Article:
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Revisiting the Ghost of I-9 and E-Verify Past

Today, we’re going to take a look at a few I-9 and E-Verify issues we raised recently that are making news again!


Back in early April, I wrote about the dangers of becoming fixated on the greencard during the verification (or re-verification) process of an I-9 Form. This “fixation” has, unfortunately, gotten some companies into trouble with the Department of Justice’s Office of Special Counsel. In itslatest press release, the Department of Justice (DOJ) reports another similar settlement. On May 7, 2012, the DOJ entered a settlement with Imagine Schools in Ohio after investigating a complaint from an employee who was terminated after he “failed to produce an unexpired lawful permanent resident card” (aka greencard) during a re-verification of his employment eligibility status of his Form I-9. (In this particular scenario, the employee had already presented a valid greencard during the initial I-9 process when he was hired.) The settlement included a payment of a $600 civil fine to the government, a payment of $20,169 in back wages to the terminated employee, and other reporting and training requirements. Confused about over-documentation and document abuse? Fortunately, Allen Orr, Jr., of Orr Immigration Law Firm, P.C. has previously provided clarification on this issue. His best recommendation is for organizations to ensure its HR teams are properly trained, and, when possible, to use an attorney-approved electronic I-9 software system.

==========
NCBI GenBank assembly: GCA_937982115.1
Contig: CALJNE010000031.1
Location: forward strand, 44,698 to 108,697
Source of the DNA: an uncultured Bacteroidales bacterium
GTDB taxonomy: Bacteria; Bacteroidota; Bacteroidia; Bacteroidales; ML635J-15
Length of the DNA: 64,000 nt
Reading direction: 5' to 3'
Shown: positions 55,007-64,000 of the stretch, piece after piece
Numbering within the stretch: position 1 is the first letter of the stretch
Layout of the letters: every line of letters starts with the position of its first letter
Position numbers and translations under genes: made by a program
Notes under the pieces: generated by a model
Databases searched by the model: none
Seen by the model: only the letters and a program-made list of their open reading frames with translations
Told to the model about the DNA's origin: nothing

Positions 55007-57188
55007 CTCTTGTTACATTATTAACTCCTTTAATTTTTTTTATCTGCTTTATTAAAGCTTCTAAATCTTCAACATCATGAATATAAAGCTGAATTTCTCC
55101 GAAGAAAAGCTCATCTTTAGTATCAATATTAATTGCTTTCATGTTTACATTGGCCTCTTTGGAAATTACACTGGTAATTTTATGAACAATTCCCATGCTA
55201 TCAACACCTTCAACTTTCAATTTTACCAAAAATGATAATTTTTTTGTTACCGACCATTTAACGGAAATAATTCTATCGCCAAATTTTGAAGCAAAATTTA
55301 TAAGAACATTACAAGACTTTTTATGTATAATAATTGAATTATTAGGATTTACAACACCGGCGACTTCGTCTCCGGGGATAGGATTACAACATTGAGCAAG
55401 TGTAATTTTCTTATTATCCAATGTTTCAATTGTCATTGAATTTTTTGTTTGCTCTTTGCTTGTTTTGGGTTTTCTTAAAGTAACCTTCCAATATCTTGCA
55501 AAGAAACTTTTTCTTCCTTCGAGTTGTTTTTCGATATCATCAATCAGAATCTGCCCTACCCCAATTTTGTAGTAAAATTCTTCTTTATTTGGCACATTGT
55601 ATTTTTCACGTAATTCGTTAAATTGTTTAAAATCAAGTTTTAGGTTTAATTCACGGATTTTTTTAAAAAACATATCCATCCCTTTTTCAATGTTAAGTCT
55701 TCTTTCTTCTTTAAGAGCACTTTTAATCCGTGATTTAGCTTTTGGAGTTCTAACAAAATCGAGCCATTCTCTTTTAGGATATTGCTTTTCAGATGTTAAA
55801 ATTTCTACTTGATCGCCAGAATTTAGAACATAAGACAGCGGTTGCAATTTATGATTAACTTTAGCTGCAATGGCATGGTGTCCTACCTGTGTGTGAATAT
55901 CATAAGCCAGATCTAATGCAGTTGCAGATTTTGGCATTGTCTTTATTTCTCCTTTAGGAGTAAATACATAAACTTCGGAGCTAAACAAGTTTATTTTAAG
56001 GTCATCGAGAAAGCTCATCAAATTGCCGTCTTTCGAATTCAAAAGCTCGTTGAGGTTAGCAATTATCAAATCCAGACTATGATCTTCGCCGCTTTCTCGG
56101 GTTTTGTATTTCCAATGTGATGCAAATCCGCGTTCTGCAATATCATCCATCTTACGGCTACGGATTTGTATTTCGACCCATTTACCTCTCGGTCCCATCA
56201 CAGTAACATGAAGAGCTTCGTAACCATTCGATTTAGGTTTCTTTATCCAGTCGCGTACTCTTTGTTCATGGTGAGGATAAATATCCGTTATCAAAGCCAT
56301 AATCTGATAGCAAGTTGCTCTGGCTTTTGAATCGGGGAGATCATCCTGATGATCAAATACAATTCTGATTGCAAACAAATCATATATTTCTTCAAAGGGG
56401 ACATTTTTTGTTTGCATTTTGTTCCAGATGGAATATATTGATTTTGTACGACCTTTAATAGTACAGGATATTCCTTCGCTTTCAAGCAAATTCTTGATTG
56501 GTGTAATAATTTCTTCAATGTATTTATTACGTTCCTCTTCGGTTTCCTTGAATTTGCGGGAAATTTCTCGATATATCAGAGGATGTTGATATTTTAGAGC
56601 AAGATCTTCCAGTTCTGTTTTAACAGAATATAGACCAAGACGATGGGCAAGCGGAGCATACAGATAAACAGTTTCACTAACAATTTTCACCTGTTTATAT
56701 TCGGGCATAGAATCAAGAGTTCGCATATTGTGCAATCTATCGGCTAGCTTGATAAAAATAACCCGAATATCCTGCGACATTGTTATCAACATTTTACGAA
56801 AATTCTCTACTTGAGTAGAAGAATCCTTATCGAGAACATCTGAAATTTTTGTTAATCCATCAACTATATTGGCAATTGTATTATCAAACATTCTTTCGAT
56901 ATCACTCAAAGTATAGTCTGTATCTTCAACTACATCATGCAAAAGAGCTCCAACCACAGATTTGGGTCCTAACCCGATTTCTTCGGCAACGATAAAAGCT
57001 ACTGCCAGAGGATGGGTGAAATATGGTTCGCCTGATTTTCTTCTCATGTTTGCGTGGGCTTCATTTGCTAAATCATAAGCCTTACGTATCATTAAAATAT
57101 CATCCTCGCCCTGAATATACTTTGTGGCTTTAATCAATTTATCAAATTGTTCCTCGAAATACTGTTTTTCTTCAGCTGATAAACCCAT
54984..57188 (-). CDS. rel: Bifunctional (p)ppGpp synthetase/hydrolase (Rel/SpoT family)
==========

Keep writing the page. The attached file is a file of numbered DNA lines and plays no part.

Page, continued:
About two months ago, we wrote about the New Hampshire House Bill 1549, which was introduced in the State House of Representatives in January 2012. At one time, the bill contained language that “No state agency may adopt or enforce a requirement that employers participate in the E-Verify system of the United States Citizenship and Immigration Services to verify employee eligibility.” (Click here for the full text.) After many rounds of amendments though, the E-Verify language has been removed from the bill. The bill’s new purpose is to prohibit the use of motor vehicle records for any federal identification database. The following language was added instead, “No records made available under this section shall be used, directly or indirectly, for any federal identification database.” (Click here for the full text.)  With this amendment, it pretty much renders this bill a non-E-Verify bill, which we’ve been so accustomed to seeing. If approved by New Hampshire Governor John Lynch, it will be signed into state law.


While we were busy discussing the issue of fraudulent documents during the I-9 employment eligibility verification on a recent blog article (which resulted in some robust comments), the government has been busy arresting identity document counterfeiters! Separate investigations conducted by ICE’s Homeland Security Investigation resulted in the arrest and charge of two separate groups in Kansas City and Fresno for their roles in providing fraudulent documents to undocumented workers. Though ICE conducts investigations that involve all kinds of crimes, these recent arrests further highlight the demand for fraudulent identity and employment documents. When I asked our expert attorneys their recommendations on how organizations should handle the inspection of fraudulent documents, they did not share a universal approach. However, their overall recommendation was apparent. When it comes to identifying fraudulent documents during the Form I-9 verification process, employers should seriously consider implementing a strategy that is appropriate for their organization.

Human Resources Today